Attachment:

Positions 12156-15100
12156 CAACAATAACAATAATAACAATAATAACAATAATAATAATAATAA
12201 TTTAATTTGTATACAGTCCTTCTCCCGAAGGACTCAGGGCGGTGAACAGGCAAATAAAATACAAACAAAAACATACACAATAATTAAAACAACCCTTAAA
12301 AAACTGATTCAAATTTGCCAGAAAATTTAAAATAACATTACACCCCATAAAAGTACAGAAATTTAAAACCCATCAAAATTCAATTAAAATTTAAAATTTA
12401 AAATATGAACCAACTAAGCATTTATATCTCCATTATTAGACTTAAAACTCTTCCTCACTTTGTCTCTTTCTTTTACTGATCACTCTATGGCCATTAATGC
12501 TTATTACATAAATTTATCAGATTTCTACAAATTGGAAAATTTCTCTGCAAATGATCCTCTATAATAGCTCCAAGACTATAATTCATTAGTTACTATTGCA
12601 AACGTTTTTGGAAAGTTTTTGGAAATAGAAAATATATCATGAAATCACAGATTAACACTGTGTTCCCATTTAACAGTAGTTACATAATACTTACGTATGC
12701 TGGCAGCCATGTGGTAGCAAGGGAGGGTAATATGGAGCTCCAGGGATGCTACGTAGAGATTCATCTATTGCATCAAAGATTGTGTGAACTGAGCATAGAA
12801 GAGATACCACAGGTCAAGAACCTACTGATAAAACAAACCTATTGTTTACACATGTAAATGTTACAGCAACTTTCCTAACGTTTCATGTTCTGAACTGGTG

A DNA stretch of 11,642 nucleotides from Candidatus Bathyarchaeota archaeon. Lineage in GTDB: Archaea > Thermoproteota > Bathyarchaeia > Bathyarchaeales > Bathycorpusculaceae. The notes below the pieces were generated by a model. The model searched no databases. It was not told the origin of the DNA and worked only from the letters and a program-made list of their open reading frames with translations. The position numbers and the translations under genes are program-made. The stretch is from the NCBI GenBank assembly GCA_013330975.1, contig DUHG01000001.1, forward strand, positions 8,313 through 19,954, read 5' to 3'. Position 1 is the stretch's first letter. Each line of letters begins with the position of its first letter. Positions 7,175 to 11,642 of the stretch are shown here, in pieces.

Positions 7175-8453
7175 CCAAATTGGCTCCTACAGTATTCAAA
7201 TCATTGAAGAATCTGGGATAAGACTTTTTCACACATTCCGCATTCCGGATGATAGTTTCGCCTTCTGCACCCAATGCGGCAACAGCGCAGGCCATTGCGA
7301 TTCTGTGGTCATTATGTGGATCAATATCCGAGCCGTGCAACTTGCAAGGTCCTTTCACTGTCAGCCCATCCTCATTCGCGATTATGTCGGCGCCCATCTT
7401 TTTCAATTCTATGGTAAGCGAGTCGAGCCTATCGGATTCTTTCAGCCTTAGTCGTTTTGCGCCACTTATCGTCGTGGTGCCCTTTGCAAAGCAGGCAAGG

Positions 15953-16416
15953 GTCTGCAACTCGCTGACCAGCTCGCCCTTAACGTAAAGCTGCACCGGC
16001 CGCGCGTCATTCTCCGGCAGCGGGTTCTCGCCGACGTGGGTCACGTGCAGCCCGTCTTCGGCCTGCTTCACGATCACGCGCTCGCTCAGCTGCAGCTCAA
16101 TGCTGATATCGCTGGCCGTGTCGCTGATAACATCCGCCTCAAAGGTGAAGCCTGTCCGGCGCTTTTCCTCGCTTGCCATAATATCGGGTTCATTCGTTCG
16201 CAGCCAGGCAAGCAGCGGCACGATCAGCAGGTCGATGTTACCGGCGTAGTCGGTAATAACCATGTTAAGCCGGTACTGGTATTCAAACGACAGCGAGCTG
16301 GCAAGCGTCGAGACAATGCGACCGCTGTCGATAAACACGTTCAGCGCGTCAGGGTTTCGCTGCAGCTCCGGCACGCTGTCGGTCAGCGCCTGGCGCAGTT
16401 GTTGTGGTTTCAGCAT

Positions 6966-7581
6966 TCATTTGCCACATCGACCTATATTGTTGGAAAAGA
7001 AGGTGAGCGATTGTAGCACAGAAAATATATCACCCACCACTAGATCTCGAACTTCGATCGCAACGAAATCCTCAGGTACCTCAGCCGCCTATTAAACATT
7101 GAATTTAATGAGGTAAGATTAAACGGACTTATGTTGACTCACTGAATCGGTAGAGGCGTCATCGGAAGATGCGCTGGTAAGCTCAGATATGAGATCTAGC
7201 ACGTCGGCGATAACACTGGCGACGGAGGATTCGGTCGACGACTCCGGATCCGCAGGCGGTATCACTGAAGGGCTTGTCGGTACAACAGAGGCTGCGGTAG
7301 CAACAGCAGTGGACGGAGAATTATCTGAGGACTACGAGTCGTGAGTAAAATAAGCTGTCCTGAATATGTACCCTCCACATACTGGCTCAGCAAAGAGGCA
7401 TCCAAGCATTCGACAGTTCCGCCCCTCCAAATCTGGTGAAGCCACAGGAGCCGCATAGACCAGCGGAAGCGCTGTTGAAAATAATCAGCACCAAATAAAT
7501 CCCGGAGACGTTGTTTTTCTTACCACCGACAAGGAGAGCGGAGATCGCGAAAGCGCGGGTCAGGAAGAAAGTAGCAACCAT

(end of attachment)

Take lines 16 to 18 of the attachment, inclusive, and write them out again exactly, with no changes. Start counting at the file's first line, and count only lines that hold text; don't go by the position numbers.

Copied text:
Positions 15953-16416
15953 GTCTGCAACTCGCTGACCAGCTCGCCCTTAACGTAAAGCTGCACCGGC
16001 CGCGCGTCATTCTCCGGCAGCGGGTTCTCGCCGACGTGGGTCACGTGCAGCCCGTCTTCGGCCTGCTTCACGATCACGCGCTCGCTCAGCTGCAGCTCAA